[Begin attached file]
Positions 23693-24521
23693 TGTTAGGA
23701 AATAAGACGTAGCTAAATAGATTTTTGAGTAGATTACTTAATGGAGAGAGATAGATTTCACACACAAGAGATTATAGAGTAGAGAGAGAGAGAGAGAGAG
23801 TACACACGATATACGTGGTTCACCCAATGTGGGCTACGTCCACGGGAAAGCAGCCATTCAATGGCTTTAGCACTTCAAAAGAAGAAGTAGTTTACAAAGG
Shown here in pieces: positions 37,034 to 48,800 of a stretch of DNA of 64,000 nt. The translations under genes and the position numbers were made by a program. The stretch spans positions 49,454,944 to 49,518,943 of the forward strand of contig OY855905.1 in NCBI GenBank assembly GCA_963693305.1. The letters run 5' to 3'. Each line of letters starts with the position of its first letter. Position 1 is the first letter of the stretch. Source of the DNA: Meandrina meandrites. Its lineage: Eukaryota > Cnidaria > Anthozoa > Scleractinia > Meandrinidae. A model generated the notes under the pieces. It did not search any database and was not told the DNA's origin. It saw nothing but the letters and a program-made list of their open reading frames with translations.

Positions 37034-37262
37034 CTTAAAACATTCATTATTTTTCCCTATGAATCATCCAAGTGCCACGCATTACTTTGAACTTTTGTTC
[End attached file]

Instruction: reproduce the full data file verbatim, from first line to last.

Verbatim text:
Positions 23693-24521
23693 TGTTAGGA
23701 AATAAGACGTAGCTAAATAGATTTTTGAGTAGATTACTTAATGGAGAGAGATAGATTTCACACACAAGAGATTATAGAGTAGAGAGAGAGAGAGAGAGAG
23801 TACACACGATATACGTGGTTCACCCAATGTGGGCTACGTCCACGGGAAAGCAGCCATTCAATGGCTTTAGCACTTCAAAAGAAGAAGTAGTTTACAAAGG
Shown here in pieces: positions 37,034 to 48,800 of a stretch of DNA of 64,000 nt. The translations under genes and the position numbers were made by a program. The stretch spans positions 49,454,944 to 49,518,943 of the forward strand of contig OY855905.1 in NCBI GenBank assembly GCA_963693305.1. The letters run 5' to 3'. Each line of letters starts with the position of its first letter. Position 1 is the first letter of the stretch. Source of the DNA: Meandrina meandrites. Its lineage: Eukaryota > Cnidaria > Anthozoa > Scleractinia > Meandrinidae. A model generated the notes under the pieces. It did not search any database and was not told the DNA's origin. It saw nothing but the letters and a program-made list of their open reading frames with translations.

Positions 37034-37262
37034 CTTAAAACATTCATTATTTTTCCCTATGAATCATCCAAGTGCCACGCATTACTTTGAACTTTTGTTC